Whilst Bitcoin is without a doubt still a high risk speculative investment, it has now been around for 5 ½ years and the Bitcoin economy continues to mature every day. With another potential move back above $1000 as many analysts are predicting in 2014, this may give the confidence that retail investors need to enter the market.
There are only so many times you can declare an asset is dead, after a price correction, before seeing it go to new highs to provide retail investors with the confidence they need to enter the market.
High Bitcoin price:
Whilst I have heard arguments from some early bitcoin investors that a higher bitcoin price may deter retail investors as the thought of spending 4 figures on a single bitcoin may not seem attractive. There are many reasons why this may not be the case.
One reason as we discussed earlier is to do with the secondary market funds. For example whilst a $1000 bitcoin price seems expensive for a single bitcoin, investing $2000 in a ETF and receiving 100 shares may sound more attractive than buying 2 single bitcoins.
Along the same lines, the proposal of changing the pricing of bitcoin to ‘Millibits’ (mBTC), may have the same psychological affect. For example buying 1,500 mBTC for $1500 may sound more appealing to a retail investor than purchasing 1.5 BTC.
Main Stream Media coverage:
During the late 2013 run up in the bitcoin price, there is one correlation I really noticed whilst working as an Investment Consultant that led me to believe that retail investors are much more reliant upon mainstream media (MSM) for their investment decisions.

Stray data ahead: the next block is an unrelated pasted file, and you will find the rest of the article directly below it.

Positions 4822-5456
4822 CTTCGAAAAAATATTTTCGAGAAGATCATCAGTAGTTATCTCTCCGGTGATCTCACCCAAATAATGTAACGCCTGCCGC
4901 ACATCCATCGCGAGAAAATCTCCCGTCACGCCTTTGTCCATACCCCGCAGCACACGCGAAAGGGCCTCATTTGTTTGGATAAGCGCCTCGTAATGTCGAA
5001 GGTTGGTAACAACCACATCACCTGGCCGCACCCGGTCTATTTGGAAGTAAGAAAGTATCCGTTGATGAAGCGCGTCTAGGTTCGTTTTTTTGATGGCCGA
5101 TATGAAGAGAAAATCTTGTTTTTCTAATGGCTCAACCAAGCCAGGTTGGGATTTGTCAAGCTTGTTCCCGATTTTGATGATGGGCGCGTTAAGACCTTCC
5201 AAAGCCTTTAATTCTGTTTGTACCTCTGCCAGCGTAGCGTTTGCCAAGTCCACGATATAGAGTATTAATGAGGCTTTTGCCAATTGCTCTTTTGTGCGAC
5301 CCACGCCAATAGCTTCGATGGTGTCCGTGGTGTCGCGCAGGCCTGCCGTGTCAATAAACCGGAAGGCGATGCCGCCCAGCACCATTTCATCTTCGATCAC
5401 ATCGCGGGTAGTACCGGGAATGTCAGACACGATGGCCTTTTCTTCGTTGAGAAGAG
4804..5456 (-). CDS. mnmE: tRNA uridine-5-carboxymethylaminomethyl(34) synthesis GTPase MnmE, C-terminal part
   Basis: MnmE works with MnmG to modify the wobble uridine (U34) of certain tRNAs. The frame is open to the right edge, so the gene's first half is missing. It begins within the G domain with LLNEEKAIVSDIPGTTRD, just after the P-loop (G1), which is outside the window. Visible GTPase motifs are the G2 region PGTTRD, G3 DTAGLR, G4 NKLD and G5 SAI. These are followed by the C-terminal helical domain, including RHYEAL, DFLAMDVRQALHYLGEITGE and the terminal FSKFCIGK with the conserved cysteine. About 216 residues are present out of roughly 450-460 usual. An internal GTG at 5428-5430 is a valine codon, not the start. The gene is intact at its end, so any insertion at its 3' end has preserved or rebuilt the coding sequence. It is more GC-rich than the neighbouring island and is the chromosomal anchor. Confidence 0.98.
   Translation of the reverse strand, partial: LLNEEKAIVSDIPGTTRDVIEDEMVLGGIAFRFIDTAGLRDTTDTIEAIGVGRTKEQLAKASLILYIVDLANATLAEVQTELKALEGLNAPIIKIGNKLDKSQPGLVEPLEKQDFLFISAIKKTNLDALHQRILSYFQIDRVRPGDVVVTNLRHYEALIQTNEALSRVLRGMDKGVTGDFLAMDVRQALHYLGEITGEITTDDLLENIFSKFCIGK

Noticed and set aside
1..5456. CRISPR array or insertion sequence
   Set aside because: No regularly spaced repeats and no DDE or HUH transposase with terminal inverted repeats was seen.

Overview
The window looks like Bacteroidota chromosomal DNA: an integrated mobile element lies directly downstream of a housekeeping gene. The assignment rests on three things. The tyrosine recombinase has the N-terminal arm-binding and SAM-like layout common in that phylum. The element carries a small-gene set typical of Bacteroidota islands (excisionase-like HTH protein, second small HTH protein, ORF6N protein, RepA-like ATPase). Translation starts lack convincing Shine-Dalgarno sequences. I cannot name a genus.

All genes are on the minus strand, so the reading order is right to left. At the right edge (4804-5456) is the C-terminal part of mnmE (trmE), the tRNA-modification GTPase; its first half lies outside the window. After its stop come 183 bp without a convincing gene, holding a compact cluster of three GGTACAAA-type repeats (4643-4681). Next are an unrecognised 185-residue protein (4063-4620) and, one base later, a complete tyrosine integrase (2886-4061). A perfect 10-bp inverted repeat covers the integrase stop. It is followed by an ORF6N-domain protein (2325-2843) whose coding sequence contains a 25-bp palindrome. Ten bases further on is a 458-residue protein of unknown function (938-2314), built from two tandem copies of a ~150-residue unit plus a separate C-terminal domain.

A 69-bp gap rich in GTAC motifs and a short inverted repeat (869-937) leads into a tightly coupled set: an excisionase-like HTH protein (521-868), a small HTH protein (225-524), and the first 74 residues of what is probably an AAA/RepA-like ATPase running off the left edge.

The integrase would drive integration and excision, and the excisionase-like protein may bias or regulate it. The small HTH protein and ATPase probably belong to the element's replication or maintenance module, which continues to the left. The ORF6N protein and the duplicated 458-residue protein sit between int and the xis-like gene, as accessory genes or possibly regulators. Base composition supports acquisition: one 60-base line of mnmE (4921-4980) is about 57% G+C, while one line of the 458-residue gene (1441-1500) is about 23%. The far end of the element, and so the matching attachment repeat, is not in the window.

It was not until the price started to reach $1000 dollars that we started to get multiple enquires of how and if clients were able to invest in Bitcoin whilst working at the brokerage.
This coincided with growing coverage in the MSM from sites such as CNBC , Bloomberg and Reuters as the price reached this distinct milestone.
The charts below show the google trend searches for ‘Bitcoin’ V the Bitcoin price as it neared and surpassed $1000.
It could be argued that a move back into the $1000 will likely ignite the MSM coverage again and increase interest from retail investors. Coupled with the fact that many retail investors will be more aware of Bitcoin from the previous spike and may soon have investment vehicles thy can then use to invest. This may lead to an influx of retail capital into the Bitcoin space.
Slowing global equity markets:
2014 has currently seen a significant slowdown in equity market returns globally, compared to recent years. It is these equities that currently make up a large percentage of many investment Funds and Multi Manager funds offered by major brokerages.